Published in the summer 2011 issue of MyLIFE magazine
PHOTO: COPYRIGHT LEROY NEIMAN, INC. 1991
Nick Lowery, a current resident of Paradise Valley, Ariz., in October of last year returned to Kansas City, Mo., and Arrowhead Stadium, where he was loudly cheered by tens of thousands of fans as he was inducted into the Kansas City Chiefs Hall of Fame. That signature honor was the culmination of his 14 years spent with Kansas City (1980-1993), playing in 212 regular season games. The franchise’s all-time leading scorer, Lowery scored 1,466 points in a Chiefs uniform.
At the time of Lowery’s induction, Chiefs Chairman Clark Hunt stated, “The entire Kansas City Chiefs organization is extremely pleased to welcome Nick into the Chiefs Hall of Fame. His penchant for making long-distance kicks and his history of last-minute heroics during pressure-packed situations made him one of the most admired kickers in the National Football League. He is richly deserving of being recognized as one of the all-time greats in Chiefs history.”
Lowery was also elected to three Pro Bowls, following the ’81, ’90 and ’92 seasons. In ’90, he connected on a Chiefs single-season record 34 field goals and 37 points after touchdown for 139 points, the highest single-season total ever amassed by a Chiefs kicker.
In total, Lowery played in 17 NFL seasons with the New England Patriots (’78), Kansas City Chiefs (’80-’93) and the New York Jets (’94-’96).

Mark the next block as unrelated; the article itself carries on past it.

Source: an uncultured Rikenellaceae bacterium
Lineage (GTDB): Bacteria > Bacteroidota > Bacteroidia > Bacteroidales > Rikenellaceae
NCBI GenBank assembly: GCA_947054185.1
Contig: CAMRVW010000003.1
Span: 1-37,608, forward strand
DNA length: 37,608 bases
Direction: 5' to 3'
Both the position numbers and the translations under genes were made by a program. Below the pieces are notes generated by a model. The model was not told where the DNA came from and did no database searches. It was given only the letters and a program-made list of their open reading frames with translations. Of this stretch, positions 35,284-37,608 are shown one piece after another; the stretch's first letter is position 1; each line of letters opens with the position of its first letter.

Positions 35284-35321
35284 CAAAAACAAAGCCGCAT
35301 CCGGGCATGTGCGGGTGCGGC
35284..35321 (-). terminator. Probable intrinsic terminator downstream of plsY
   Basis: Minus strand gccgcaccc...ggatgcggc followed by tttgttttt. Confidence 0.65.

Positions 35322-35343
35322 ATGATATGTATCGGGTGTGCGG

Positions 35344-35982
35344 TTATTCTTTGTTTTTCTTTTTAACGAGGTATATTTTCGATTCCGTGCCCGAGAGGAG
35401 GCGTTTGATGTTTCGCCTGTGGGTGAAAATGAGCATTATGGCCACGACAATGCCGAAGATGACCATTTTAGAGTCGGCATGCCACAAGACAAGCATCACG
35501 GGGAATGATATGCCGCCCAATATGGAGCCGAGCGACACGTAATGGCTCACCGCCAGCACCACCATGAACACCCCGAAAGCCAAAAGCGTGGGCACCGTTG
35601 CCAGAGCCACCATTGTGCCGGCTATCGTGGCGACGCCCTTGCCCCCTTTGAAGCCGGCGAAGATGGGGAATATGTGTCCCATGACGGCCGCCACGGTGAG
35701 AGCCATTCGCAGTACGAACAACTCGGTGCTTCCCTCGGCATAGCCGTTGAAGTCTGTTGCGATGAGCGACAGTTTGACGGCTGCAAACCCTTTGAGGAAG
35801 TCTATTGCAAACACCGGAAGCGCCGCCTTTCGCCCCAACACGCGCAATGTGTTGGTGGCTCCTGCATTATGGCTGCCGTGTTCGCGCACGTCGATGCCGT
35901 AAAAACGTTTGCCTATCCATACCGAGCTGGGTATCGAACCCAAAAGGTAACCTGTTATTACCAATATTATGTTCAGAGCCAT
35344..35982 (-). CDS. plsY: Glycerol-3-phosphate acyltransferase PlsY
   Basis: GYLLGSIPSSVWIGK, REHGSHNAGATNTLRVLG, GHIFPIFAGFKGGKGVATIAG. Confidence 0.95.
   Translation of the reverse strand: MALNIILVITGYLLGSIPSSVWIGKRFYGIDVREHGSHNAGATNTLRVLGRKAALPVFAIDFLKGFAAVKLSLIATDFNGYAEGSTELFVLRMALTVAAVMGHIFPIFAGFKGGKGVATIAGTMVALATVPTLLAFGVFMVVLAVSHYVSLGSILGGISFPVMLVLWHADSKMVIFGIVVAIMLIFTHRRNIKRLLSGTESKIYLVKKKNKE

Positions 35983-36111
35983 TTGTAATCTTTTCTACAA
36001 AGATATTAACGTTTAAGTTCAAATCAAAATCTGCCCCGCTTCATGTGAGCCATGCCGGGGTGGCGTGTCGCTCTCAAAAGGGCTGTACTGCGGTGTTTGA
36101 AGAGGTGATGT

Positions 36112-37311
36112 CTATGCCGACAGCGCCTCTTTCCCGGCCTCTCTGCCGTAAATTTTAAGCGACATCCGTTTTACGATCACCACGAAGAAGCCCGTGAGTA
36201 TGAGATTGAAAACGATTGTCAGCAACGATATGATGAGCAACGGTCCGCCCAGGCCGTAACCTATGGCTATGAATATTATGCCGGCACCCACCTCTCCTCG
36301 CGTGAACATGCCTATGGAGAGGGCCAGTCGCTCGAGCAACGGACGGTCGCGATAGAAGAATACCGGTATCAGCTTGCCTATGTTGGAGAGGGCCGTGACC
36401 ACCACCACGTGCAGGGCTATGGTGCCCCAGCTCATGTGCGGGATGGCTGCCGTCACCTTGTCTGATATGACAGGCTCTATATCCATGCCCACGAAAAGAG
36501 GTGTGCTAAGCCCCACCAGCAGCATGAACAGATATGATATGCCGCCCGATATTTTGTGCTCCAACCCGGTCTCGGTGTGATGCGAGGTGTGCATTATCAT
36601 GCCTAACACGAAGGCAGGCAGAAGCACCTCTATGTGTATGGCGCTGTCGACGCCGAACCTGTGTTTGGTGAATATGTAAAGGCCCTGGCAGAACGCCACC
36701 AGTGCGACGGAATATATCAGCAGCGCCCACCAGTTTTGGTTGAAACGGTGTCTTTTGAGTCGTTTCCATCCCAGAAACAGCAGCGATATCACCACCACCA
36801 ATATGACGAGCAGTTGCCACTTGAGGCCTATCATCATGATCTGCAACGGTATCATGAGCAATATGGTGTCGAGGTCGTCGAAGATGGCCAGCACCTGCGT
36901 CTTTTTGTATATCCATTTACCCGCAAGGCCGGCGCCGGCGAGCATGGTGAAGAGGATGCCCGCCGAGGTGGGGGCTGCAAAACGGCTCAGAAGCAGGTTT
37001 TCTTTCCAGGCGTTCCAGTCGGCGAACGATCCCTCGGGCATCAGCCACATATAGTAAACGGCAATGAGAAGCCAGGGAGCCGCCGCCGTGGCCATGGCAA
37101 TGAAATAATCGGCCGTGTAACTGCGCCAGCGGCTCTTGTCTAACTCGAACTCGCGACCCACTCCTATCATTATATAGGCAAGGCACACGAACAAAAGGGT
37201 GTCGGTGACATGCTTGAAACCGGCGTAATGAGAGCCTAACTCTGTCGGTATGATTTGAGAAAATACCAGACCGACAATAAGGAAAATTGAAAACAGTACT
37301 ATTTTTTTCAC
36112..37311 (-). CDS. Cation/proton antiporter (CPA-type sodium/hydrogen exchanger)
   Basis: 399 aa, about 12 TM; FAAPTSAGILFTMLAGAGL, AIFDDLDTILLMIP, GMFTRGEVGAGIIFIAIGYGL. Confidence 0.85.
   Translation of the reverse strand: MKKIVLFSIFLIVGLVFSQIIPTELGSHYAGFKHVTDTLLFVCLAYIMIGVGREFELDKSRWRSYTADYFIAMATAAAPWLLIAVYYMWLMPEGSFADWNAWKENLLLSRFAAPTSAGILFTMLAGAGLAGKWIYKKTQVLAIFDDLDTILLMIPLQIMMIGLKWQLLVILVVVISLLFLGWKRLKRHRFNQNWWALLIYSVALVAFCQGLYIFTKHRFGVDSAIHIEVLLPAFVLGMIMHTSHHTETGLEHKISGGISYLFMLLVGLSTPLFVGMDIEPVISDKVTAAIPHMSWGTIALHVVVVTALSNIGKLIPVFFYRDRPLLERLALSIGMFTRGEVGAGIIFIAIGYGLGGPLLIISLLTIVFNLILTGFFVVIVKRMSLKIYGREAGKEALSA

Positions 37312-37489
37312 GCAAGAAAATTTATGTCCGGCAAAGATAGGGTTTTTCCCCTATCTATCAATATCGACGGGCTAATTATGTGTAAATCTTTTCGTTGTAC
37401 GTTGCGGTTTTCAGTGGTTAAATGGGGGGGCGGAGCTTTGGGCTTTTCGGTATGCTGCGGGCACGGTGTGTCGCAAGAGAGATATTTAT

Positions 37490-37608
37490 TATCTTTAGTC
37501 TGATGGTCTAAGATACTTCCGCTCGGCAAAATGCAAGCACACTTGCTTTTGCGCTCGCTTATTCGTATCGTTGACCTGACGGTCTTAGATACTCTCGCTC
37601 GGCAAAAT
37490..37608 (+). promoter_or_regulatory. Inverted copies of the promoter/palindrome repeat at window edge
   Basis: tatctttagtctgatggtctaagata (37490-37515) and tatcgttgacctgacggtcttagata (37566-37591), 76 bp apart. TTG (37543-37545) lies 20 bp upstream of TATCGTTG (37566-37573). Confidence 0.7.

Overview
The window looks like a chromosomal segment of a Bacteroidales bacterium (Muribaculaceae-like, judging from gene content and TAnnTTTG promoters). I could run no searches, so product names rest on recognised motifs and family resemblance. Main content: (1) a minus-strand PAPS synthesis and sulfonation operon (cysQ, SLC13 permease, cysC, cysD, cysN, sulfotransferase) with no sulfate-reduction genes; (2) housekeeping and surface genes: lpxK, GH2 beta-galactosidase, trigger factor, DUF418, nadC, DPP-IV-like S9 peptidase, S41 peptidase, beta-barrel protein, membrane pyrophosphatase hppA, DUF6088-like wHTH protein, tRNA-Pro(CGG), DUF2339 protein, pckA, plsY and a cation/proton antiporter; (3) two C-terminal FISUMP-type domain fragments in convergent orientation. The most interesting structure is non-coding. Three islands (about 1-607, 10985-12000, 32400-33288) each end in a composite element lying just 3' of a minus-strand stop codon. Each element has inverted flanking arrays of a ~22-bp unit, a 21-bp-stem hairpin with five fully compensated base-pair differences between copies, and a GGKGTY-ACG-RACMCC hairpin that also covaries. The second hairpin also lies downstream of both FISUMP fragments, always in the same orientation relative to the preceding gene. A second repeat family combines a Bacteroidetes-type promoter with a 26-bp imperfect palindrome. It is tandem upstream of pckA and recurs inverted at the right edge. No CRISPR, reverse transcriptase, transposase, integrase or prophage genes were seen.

Lowery is the first professional athlete to graduate with a master’s degree from Harvard University’s John F. Kennedy School of Government. His master’s program was a continuation of his undergraduate years at Dartmouth College. He is the lone Chiefs player to ever hail from Dartmouth. So, he is true-blue Ivy League.
These days, Lowery spends his time on public-service initiatives and activities, particularly in the interest of children. The Nick Lowery Youth Foundation promotes programs such as Adult Role Models for Youth, Youthfriends, and Native Vision and Nation Building for Native Youth. The foundation’s newest effort, New Extraordinary Transcendent Leadership, is a program that will use the lessons of native American culture to reach out to all at-risk youth.
“We know,” Lowery said, “that youth respond to encouragement and support as they learn how to become leaders. And that’s what we’re really excited about.”
For more information, visit nickloweryfoundation.org.